Restoring Lena-Contact-Sailing Home-Sailing Logs-Uphill photo Tour
A little Trip in a little boat.

Must of been about 8.30 in the evening by the time I had the dingy ready, engine on, spare fuel etc. It was a big tide, 12 metres, which would peak about 9 o clock. I fired up the Suzuki and set off.

I really do have to concentrate on reacting to a tiller - every instinct from car driving tells my hind brain to move the opposite - and I quiclky found this light, keeless rubber thing was very twitchy on the tiller. I don't think it was helping that the prop was two low, and at the wrong rake - but they would just be excuses I think.
Anyway - with a bit of concentration I proceeded, getting the hang of it. It then dawned on me I had forgotten the oars. So back to pontoon for oars - now getting a little overconfident with my steering.

The speed control on this engine is a separate knob on the engine - you forget that, and that you don't instinctively know where it is - and that when you turn around to look you forget the tiller and the thing suddenly decides to do a handbrake turn.
Enough to say I made a pigs ear of 'gently pulling up to the pontoon' - and setting off wasn't much better, needing to fend myself out of the grass with an oar - you see, I knew I would need those oars. I'm sure it was great theatre for anyone caring to watch. It would be a lot easier if the speed control was on the tiller, as more normal, I think.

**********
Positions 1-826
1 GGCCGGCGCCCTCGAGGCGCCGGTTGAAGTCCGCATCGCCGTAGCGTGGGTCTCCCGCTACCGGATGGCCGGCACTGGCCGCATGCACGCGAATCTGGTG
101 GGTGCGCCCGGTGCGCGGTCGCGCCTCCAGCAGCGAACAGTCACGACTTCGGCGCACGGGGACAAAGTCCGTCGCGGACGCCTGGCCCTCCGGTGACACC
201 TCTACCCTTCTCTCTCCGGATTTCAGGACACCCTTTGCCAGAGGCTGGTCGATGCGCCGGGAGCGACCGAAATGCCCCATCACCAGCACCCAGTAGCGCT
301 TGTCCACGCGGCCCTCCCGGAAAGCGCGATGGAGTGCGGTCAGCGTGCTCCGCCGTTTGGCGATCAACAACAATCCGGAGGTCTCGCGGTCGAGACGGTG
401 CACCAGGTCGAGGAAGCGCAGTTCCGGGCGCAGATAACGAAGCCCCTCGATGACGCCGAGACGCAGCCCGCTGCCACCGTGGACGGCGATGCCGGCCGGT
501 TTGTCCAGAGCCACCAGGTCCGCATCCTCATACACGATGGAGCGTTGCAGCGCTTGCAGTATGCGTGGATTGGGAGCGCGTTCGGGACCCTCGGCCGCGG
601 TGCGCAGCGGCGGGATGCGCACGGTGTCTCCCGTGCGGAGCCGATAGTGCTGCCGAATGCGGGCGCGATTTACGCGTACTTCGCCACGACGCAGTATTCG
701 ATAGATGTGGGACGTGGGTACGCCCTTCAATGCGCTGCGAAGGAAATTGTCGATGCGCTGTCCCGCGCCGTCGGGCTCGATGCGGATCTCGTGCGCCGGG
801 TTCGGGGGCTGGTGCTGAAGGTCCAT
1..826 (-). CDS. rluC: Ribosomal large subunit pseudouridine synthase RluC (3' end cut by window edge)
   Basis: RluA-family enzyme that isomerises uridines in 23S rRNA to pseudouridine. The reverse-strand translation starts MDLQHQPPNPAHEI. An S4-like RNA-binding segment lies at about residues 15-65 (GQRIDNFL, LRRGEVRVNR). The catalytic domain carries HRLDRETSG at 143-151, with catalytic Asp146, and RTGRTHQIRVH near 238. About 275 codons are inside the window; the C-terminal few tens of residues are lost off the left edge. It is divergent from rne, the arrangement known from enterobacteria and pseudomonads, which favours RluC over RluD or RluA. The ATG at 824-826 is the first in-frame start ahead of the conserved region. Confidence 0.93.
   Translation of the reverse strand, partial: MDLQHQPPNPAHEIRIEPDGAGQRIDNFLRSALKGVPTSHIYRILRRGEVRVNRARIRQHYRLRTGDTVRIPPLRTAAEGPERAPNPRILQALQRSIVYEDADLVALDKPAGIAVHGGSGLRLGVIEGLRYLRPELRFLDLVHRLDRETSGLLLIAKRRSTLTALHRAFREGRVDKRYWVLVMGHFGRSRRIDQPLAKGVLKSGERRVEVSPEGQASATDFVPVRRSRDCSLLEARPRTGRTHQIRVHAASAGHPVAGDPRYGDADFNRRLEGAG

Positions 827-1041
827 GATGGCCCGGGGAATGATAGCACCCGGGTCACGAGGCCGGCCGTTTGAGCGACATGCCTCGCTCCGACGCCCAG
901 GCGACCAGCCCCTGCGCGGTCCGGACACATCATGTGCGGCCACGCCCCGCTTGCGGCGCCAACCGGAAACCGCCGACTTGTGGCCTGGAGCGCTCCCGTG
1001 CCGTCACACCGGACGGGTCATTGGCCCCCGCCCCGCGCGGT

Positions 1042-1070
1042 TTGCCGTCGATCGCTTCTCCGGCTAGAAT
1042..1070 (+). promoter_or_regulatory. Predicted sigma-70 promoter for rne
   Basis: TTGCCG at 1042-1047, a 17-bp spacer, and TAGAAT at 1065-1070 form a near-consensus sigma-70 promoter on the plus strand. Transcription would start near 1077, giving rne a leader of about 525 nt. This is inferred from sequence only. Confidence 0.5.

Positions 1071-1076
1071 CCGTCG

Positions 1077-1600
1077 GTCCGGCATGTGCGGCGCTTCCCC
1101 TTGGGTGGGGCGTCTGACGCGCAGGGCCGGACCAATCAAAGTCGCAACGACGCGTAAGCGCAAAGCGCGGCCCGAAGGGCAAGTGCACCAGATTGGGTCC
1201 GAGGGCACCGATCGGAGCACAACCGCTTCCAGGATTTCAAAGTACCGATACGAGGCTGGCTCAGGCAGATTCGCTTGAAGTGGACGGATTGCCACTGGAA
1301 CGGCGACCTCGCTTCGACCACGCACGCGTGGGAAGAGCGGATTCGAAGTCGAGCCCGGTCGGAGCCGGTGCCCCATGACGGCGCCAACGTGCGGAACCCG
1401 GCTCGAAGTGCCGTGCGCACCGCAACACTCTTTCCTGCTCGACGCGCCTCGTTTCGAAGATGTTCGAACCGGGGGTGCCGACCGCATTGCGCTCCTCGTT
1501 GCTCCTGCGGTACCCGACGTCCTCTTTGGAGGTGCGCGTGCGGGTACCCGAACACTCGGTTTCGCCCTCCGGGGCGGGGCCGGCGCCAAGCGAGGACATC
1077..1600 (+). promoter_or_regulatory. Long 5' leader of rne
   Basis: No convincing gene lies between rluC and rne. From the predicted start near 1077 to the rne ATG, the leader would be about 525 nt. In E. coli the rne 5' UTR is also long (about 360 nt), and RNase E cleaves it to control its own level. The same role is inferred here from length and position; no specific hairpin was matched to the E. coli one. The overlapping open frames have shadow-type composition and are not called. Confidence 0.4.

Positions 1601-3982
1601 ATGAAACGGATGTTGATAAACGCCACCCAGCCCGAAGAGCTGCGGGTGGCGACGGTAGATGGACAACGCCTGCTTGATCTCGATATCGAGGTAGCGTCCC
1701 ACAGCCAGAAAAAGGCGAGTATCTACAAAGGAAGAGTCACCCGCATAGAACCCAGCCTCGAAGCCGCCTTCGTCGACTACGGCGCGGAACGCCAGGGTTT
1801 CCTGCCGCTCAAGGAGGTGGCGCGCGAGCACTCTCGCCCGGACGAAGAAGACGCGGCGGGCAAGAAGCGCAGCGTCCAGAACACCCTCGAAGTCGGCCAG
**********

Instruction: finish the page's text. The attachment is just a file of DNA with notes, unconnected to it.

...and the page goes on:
I took the boat home that next day, to alter the transom height to 16" standard shaft - and I'd clouted the pontoon hard enough to cause a small leak on the port side, where the wood had scratched. Fortunatly, inflatables take quite a while to lose their basic pressure with a small leak. From being inflated really hard, I suppose it just about showed signs of getting softer than the other tubes after about 40 mins - yet it was easy to find with a wet finger.

So, slowly, I prceeded down to the trot moorings. By this time the wind was picking up a bit, the tide was near its peak - but the engine seemed fine, nice even feel to it - and it seemed more than capable of pushing this thing along without resorting to even full revs.

Had to think a bit about these first moorings - they seem very confusing, especially with the tide up this high and me being very low to the water - but with more luck than judgement did take the right line through.
There are no boats on these at present, which confuses things even more - just loads of buoys, in pairs joned by guest lines and various ground lines to the banks. Not too bad in a little dingy, but you need to know exactly where you are with anything drawing any depth, and with an inboard prop to foul.

This is no place to foul a prop - the tide 'hangs' up here at high water for about half an hour - when you consider that on a 12 m tide you will lose approx 1m after the first hour, you can suddenly lose 1m in half an hour !

Coming out from the trots and onto the main river Axe, with the tide this high, did confuse me. First of all I hit bottom - in an 8 foot dingy! - and was a good 20 foot from the waters edge! The tide floods over very level wetland - so you do need to know that main channel.